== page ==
“Who can we call to pick you up?” the cop asks.


I sit there. My chest hurts. Everything hurts. It’s like pinpricks all over my body—something dark and dank that’s laid root too deep inside me. “I’ll spend the night here,” I say. “There’s no one.”




A month after I left the Keys, I sat down early in a café for an interview. I’d just finished eating a bagel when my soon to be boss walked in. She had lighter hair than the picture I found of her online, large breasts, and an even larger engagement ring. She was soft when she spoke, and timid around me in a way I didn’t expect from the president of an association.


She hired me in September, and by January, I’d fallen for her. A month after that, I sat at the bar with her after a work event in the dead of a Vermont winter, staring at her mouth, her eyes, the way they crinkled when she smiled.


Later, when we were both heavy under the weight of the glass of Disaronno we shared, my hands found the crux of her blouse, where her lace bra peeked out. I tugged at the fabric, pulling it over her breasts. I wanted to touch more of her, any part of her she’d let me.


“Do you need me to buy you a new bra?” I asked. “Or maybe a new shirt?”


She laughed. She was warm and soft, like she was the day she hugged me after my friend killed himself, her hair curling against mine as she told me I was loved, though she didn’t say by her.




The morning after being arrested, I walk to the impound to pick up my car. The temperature is in the teens, and my eyes water, my head bent, the wind blowing directly into my face. My mittens are in my towed car, so I shove my hands deep into the pockets.


I take a right, heading down a salt-lined street to the impound. The trees are all dead here, even this late in March. Spring remains somewhere far away. My headphone falls out of my ear and when I reach up to put it back in, the cold burns my hands.


Being in Vermont just hurts. It hurts walking, driving, clearing my car off. Taking out the garbage. Sitting at work watching that damn engagement ring filter light.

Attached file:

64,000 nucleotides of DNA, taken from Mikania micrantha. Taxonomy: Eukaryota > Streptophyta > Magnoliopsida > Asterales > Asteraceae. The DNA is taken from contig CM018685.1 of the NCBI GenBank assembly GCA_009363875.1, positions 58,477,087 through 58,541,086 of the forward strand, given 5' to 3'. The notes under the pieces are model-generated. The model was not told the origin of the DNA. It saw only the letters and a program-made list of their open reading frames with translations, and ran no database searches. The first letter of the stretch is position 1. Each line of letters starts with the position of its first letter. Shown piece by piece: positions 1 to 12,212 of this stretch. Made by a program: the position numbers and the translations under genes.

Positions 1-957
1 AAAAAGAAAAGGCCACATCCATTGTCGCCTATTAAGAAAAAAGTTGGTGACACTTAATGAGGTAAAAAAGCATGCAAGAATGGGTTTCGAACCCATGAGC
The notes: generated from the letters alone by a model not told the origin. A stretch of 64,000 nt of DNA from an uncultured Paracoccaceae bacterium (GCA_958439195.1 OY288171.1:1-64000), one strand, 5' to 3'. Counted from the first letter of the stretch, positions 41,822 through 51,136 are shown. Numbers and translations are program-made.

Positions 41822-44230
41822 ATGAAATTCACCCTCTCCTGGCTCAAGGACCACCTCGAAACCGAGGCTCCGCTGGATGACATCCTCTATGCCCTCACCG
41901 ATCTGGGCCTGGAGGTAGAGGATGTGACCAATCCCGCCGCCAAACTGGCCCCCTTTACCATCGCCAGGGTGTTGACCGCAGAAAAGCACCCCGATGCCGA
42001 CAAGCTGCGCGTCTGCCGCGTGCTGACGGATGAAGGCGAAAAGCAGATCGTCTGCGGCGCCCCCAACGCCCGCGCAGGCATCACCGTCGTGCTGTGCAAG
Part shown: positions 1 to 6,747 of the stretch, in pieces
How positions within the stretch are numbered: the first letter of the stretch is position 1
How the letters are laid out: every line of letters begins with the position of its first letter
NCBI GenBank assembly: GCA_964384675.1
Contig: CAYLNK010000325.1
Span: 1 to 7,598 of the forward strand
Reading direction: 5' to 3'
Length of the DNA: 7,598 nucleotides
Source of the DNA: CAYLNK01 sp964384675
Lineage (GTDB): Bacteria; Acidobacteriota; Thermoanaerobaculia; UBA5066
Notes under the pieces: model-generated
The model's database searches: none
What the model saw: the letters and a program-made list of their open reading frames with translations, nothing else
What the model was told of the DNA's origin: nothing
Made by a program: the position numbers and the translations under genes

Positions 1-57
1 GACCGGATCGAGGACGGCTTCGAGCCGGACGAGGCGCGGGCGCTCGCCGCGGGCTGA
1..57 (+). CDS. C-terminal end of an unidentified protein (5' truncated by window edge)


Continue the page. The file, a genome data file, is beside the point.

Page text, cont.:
I think of my boss then. Her smile and the curl of her hair but I’m stuck on the image of the precinct and the way the handcuffs felt against my wrists. I pass the river, half frozen, bleeding slowly into the canal. It seems like everything in Vermont is slower than normal, sluggish and weighted. This is how I feel all the time now. Like I’m not even really here.




The next day at work, I sit quietly at my desk. My body feels numb. I catch up on emails, make website changes, filter through mail and deposit checks. Sunlight streams in through the window just down from my desk.


“How are you?” my boss asks. “How was your weekend?”


I smile. “It was good. Fine.”


She lingers by my desk. Usually, we gab for longer. Usually, I make jokes and she gives me that grin I love. Things are lighter, ungirded, but there’s this anger in me, this silent, dark thing brimming in my chest. “Are you okay?” she asks.


Her curls spring around her ears. I look down at my desk. In two weeks, I will lose my license for six months. I’ve never been in trouble with the law before. I was a 3.9 student in undergrad and earned scholarships to graduate school while working as a program director to pay for the rest. I used to be the girl who didn’t drink during the week, and who never drove after consuming any alcohol, not even one beer. I never imagined I’d resort to fucking women with husbands, driving to them in the middle of the night, in the dark so no one could see.


I look back up at my boss. She’s like an angel in the light. Looking at her used to give me a hopeful feeling. Now, I just feel angry. Not at her, but myself. At my life and where I’ve ended up. For wanting her. “I’m fine,” I say. “Tell me about your weekend.”


She gives me a look I haven’t seen before. Her eyes are calm, not twinkling like they usually are. They’re stark and still. It’s almost like she’s finally seeing me for who I am. I wish then that I could go back to the beginning—before I met her, before I moved to the Keys. I wish I could make it different somehow so it would hurt less. “My weekend was good,” she says.


I nod.


The lamplight above us flickers. She hesitates, and for a moment her eyes meet mine. The glow of the lamp makes her skin look pale, her freckles like a trail of stars across her chest and arms.


Chelsea Catherine is a queer writer living in Vermont. She is a PEN Short Story Prize Nominee, winner of the Raymond Carver Fiction contest in 2016, a Sterling Watson fellow, and an Ann McKee grant recipient. Her short story collection ISABEL was a finalist for the 2018 Katherine Ann Porter prize. Her novella, “Blindsided” won the Clay Reynolds novella competition and will be published in the fall of 2018.